You might be having an overload of information by now, but there is still a lot more that we could learn. Day trading is not a one-time skill you could develop in just a period of time. It is continuous learning that you need to master every single day.
Before we stray away from our topic, let us discuss how we could scale out of our trade. What does it mean by the way? Scaling out of the trade means selling off portions of the total held shares while the price is increasing. To scale out means getting some of your ownership on the shares you are keeping, and exchanging them with realized profits. This kind of method actually allows the trader to take some of the profits already, secure them, and remove the mentality of “I will just sell it at its peak price.”
Scaling out is a profit-taking strategy that will help day traders reduce the risk of mistiming the market’s high or rally, and minimize the potential loss. This kind of strategy lets day traders reduce their exposures to a stock or a position when the momentum or the volatility of the market is slowing.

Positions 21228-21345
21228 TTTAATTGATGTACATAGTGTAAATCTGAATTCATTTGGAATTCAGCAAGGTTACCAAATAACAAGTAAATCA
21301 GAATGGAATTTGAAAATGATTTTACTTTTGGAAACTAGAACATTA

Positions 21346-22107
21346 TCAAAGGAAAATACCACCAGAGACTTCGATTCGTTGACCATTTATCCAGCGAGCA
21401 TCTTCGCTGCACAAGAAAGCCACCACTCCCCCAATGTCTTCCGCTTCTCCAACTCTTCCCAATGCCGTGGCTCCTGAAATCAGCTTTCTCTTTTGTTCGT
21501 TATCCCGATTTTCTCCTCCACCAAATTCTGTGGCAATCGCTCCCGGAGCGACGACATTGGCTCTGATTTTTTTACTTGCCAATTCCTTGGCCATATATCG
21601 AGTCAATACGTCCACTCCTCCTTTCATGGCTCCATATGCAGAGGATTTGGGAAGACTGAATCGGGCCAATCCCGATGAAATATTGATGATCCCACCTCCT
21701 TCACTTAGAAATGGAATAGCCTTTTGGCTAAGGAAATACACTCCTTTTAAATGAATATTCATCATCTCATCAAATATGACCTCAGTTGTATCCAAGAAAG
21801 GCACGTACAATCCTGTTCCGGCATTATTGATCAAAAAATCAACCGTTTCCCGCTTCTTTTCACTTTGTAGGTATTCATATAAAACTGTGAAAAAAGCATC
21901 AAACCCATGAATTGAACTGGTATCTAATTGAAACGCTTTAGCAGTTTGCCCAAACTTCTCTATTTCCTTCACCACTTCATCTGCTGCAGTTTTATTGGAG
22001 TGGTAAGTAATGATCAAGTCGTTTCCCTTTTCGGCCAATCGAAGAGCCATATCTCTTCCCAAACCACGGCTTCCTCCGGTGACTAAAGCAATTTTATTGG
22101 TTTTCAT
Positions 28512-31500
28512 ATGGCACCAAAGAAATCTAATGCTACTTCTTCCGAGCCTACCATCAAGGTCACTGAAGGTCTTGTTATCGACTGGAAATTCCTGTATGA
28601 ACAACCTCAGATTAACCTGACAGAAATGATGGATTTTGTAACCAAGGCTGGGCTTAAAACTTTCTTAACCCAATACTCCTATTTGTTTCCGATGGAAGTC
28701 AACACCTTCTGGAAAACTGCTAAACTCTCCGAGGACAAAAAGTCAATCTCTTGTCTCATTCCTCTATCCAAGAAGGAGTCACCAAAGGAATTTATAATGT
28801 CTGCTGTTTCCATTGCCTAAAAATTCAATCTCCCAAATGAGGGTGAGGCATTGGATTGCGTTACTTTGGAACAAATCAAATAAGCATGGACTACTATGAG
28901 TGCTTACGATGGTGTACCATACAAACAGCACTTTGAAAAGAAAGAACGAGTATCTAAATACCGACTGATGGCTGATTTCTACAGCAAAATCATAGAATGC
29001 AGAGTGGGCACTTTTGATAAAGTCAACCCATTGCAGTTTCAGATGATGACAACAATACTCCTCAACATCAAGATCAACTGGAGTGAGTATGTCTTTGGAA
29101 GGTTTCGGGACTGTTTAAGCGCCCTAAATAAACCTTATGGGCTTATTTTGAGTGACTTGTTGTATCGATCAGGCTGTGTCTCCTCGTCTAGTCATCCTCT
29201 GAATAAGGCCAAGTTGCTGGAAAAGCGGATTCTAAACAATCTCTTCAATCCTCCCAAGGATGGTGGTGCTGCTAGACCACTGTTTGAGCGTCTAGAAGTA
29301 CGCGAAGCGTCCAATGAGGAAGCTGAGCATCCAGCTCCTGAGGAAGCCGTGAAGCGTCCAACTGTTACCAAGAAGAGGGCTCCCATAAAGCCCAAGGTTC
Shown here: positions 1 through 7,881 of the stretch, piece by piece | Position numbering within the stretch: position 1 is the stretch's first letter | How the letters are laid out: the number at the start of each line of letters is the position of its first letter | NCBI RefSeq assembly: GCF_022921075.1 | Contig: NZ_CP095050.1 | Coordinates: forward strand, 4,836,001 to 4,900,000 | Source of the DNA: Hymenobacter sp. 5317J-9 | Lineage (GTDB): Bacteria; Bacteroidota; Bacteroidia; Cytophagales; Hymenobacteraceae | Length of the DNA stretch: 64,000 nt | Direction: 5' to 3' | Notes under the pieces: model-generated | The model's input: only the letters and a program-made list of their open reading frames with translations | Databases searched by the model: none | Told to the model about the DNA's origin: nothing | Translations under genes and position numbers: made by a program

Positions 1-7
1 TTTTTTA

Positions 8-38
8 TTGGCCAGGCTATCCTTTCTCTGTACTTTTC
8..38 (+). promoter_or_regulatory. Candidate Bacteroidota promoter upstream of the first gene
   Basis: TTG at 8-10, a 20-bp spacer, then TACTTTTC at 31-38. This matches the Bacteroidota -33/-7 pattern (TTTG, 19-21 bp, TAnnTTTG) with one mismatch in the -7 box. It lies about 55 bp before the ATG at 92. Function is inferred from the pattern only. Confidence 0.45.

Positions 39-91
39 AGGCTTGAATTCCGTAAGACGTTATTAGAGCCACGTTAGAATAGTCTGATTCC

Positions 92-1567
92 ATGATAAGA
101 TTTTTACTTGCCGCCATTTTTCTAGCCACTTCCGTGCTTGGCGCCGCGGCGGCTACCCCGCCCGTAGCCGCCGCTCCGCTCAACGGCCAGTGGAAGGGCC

There are advantages and disadvantages when you will be scaling out your trades. Its advantages include being able to secure or protect your profits at an early phase and being able to gradually get out of your trading positions with minimal exposure to the risk of loss. There is also a slight chance that the trade wouldn’t go your way so this type of strategy will stop you from letting your losses run even higher.
However, scaling out would mean that it would reduce your overall profit, which is a disadvantage. Instead of selling all your positions at a target price, you are consciously setting two to three take-profit points when the stock price is going in an upward move.
An example of scaling out would be like this. A day trader holds 10 shares, priced at 10 USD each. The stock he is holding is now going in an upward move. So he sets target profit-taking points of 13 USD, 15 USD, and 17 USD. He will sell 2 shares on the first selling point of 13 USD, 2 shares again on the 15 USD, and the rest of his shares on 17 USD. While doing this, this day trader reduces himself on missing out on profits, assuming the price didn’t drop.
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